The 25th Annual Putnam County Spelling Bee @ Portland Center Stage
Portland Center Stage is one of the best theaters, I will forever miss living mere blocks away from it. I was a little nervous about Spelling Bee, I worried that it could be a bit hokey and it was a tad hokey. A musical about a spelling bee has “family” stamped all over it. PCS did a good job of updating the references, that saved it from feeling dated and hokey. The was cast couldn’t have been better. The actors were all quick, witty, and never took the characters over the top. They also performed the songs with just the right amount of self-awareness to seem natural. This was a great show.
The Yellow Wood @ Seattle Center House
The Yellow Wood, a musical about a teenage boy with ADHD performed by a community theater group, had to be good. To stay focused the kid must take medication, which he’s not happy about. The Yellow Wood centered on a day where he didn’t take his meds and he has to memorize Frosts “The Road Not Taken” for english class, and of course there’s a girl. The songs were good, in the modern emo musical style. The cast gave it their all and gave solid performances. I’ll be keeping my eye on the theater troupe, Contemporary Classics, they have potential. I wonder how their version of Spelling Bee was like?
Ruined @ The Intiman Theater
I read about Ruined when it opened in New York and got really excited when I saw that the Itiman Theater‘s production was going to have the original director, who also is the Itiman’s new Artistic Director. Also a lot of the original New York cast made the trip to Seattle. About the complicated relationships formed at a brothel in the wartorn Congo, Ruined was full of life in a dark situation. Violence and fear balanced with the happiness and laughter so that hope never disappeared. Full of tough characters who learn to make the best of any situation, it was a perfect performance, by a talented group of actors.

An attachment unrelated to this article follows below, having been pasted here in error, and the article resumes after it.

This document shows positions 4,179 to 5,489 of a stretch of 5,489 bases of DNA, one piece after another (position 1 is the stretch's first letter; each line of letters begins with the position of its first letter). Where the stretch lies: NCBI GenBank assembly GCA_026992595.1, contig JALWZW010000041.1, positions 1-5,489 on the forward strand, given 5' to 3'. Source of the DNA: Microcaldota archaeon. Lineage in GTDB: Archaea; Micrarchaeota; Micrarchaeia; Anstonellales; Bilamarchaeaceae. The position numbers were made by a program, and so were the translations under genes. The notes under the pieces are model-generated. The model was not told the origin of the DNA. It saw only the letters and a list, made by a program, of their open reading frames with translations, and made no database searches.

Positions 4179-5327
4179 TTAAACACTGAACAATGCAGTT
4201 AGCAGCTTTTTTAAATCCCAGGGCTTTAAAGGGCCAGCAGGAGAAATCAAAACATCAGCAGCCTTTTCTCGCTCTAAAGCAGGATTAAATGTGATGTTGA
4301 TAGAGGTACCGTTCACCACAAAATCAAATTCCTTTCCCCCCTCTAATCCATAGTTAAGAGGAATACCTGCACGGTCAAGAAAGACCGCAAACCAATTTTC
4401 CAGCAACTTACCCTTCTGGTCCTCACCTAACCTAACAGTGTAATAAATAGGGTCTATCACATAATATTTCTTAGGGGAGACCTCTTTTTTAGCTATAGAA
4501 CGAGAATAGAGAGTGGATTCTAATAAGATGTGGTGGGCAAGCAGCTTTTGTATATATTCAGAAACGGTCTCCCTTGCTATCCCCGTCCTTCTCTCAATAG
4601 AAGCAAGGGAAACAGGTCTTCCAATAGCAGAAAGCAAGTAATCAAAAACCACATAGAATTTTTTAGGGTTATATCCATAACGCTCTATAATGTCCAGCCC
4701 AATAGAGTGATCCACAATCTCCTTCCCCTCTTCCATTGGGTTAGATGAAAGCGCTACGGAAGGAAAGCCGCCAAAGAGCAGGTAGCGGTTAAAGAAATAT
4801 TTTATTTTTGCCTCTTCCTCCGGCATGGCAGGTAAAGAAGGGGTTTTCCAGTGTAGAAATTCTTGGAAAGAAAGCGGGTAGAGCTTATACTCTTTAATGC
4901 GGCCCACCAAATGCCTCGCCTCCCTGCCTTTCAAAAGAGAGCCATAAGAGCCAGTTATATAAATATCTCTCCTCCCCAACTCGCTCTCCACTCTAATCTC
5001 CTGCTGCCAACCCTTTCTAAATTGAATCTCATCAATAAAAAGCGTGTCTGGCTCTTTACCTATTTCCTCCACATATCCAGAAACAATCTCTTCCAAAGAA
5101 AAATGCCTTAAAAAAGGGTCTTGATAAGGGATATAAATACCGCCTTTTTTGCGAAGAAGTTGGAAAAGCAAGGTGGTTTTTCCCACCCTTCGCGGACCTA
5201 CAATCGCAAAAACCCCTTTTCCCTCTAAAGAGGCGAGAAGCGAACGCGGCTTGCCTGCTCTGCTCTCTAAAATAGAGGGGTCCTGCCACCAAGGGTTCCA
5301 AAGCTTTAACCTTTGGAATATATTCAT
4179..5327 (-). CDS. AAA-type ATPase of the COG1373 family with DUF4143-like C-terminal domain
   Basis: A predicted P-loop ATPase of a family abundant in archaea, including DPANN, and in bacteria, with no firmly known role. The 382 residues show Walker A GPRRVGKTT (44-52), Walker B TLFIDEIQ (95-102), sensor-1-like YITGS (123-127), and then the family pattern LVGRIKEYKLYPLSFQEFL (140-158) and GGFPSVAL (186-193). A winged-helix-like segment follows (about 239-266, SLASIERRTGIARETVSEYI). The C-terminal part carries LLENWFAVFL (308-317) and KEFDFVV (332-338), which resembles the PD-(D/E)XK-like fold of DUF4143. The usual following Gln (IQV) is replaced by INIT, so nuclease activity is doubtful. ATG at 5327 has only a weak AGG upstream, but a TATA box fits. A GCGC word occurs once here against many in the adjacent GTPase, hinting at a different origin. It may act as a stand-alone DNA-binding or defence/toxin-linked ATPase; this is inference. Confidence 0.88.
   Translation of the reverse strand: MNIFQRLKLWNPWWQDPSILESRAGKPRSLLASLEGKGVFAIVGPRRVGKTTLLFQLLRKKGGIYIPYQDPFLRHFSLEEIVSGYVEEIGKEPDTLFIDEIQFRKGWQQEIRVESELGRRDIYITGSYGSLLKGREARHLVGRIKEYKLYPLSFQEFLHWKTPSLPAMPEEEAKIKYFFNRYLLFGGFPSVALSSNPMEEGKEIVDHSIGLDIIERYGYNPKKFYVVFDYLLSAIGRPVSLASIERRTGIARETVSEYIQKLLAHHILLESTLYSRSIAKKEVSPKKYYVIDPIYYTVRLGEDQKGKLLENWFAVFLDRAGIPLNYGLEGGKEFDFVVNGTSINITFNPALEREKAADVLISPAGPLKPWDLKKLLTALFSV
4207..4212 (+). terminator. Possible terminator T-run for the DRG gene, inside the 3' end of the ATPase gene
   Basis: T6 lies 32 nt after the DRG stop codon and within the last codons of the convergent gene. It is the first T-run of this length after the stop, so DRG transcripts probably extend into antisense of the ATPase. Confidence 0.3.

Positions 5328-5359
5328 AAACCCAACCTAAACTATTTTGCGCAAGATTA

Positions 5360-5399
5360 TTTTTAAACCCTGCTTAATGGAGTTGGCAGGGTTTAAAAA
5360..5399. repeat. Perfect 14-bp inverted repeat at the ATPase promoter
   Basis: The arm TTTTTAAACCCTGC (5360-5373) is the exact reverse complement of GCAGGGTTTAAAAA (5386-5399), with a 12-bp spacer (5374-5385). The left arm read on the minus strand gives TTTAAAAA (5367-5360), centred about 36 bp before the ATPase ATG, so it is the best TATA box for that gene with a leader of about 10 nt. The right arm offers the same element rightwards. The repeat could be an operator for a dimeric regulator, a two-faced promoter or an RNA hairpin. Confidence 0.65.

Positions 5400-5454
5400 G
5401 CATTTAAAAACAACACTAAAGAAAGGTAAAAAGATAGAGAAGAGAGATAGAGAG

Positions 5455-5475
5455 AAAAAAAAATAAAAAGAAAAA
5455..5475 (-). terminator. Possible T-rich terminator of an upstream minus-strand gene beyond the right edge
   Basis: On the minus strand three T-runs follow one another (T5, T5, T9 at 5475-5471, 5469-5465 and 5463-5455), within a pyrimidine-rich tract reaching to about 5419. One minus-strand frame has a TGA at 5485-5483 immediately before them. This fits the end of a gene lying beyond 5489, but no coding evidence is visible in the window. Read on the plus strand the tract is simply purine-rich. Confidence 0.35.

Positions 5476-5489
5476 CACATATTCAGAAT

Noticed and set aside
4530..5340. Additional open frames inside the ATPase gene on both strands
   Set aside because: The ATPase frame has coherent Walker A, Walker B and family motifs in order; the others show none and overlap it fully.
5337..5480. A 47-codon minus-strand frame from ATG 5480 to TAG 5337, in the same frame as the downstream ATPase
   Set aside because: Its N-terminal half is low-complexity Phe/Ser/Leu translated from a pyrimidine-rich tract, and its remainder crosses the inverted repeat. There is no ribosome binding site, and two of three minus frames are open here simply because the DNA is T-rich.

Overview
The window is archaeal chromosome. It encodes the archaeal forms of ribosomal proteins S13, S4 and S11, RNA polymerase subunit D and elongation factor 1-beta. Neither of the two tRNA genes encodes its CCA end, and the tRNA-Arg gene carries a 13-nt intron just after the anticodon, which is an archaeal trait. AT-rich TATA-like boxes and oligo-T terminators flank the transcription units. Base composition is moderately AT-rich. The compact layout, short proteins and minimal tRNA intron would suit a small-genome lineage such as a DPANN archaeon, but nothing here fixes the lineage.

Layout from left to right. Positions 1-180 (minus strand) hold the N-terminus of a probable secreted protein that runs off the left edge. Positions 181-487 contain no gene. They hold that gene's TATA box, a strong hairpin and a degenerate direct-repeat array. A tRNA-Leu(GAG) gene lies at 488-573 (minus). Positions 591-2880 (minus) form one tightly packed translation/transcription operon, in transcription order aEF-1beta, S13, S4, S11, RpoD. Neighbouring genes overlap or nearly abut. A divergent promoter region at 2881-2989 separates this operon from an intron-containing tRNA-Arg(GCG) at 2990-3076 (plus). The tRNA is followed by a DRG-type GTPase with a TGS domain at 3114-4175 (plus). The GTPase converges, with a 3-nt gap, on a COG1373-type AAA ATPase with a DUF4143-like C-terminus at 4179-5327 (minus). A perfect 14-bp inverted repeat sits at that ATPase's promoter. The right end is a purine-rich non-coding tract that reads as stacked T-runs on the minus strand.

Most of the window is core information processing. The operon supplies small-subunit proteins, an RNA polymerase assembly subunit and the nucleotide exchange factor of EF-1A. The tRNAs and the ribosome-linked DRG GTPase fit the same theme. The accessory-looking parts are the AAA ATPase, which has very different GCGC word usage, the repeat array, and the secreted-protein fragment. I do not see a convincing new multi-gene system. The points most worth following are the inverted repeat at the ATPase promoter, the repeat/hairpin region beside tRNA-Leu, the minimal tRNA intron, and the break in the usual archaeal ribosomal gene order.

In The Heights @ The 5th Avenue Theatre
As a gift Morgan got me season tickets to the 5th Avenue Theatre, it is the theater that hosts most to the large touring productions that come through Seattle. In the Heights was the first show of the season. It’s a well-meaning musical about a group of friend in the Washington Heights neighborhood in New York dealing with gentrification, poverty, crime, love and death. The story was bland and predictable, saving the show was the music and performances. The music and songs are heavily Puerto-Rican tinged with a bit of hip hop represented. The libretto was very reminiscent of the nuyorican soul movement of the nineties, there were even a couple of spoken word deliveries. The songs were full of energy and life, but was effectively somber and reflective when needed. It also helped that you could tell that the actors all loved their roles. I enjoyed myself, I would go again.
God Of Carnage @ Seattle Repertory Theatre